The smooth operation of the academic calendar of private universities, which has seen their students study and graduate within the specified duration of their courses has endeared them to many Nigerians, including those in the middle class who strive to save money and enroll their children. Again, with thousands of qualified students not being able to secure admission in public universities of their choice, a huge and widening gap now exists as the hunger for university education grows. This has created a demand for more universities, a fact buttressed by the flood of applications to the National Universities Commission (NUC) for licences to establish private universities.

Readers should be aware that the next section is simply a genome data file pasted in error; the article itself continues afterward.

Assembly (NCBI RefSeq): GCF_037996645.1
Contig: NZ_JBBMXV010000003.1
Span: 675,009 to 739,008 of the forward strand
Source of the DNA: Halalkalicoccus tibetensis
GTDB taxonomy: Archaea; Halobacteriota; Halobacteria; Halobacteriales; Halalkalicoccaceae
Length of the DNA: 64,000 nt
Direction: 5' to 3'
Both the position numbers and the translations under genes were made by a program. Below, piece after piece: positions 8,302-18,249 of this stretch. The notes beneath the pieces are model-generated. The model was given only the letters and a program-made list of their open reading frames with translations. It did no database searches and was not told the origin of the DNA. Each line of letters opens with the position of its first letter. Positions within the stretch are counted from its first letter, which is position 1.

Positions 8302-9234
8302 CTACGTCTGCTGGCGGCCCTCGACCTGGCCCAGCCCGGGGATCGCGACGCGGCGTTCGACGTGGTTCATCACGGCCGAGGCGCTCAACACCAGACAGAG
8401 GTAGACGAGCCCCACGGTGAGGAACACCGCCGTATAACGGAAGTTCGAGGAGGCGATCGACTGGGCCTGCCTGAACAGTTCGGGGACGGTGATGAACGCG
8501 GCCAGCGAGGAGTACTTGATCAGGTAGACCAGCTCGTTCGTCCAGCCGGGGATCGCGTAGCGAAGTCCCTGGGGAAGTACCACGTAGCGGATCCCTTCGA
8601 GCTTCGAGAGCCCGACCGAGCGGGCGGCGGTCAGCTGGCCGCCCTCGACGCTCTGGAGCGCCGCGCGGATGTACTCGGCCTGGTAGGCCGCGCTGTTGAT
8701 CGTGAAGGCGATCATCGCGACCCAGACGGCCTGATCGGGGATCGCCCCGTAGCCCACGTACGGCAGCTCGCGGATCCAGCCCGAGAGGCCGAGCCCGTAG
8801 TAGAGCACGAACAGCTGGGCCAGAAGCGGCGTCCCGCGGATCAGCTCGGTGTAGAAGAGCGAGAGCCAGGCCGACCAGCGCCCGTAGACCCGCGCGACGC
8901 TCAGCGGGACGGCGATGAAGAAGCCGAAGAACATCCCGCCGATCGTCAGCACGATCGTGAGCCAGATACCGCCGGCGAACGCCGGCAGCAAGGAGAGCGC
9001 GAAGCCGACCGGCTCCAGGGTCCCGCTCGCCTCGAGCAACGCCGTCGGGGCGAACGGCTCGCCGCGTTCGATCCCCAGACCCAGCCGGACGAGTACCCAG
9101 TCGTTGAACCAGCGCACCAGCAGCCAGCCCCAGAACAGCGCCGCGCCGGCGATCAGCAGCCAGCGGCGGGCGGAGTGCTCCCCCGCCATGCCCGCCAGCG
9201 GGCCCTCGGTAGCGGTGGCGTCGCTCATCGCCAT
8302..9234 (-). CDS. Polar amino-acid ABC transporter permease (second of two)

In April this year, the National Universities Commission (NUC) confirmed that 303 applications from individuals, corporate organisations and faith-based organisations were being considered for operational licence to run private universities in Nigeria.
Currently, there are 79 private universities in the country. Of this number, 36 are located in the Southwest geopolitical zone. South-south region is second with 14; the Southeast has 13, North-central has 11 while the Northwest and Northeast have two each.
The commission said its enabling Act listed 11 statutory requirements for establishment of private university in Nigeria, and they include; an application letter stating the intent for such university, payment of N1 million to NUC for 10 copies of application form, payment of additional N5 million for processing of application (including verification visits), academic brief and physical master plan.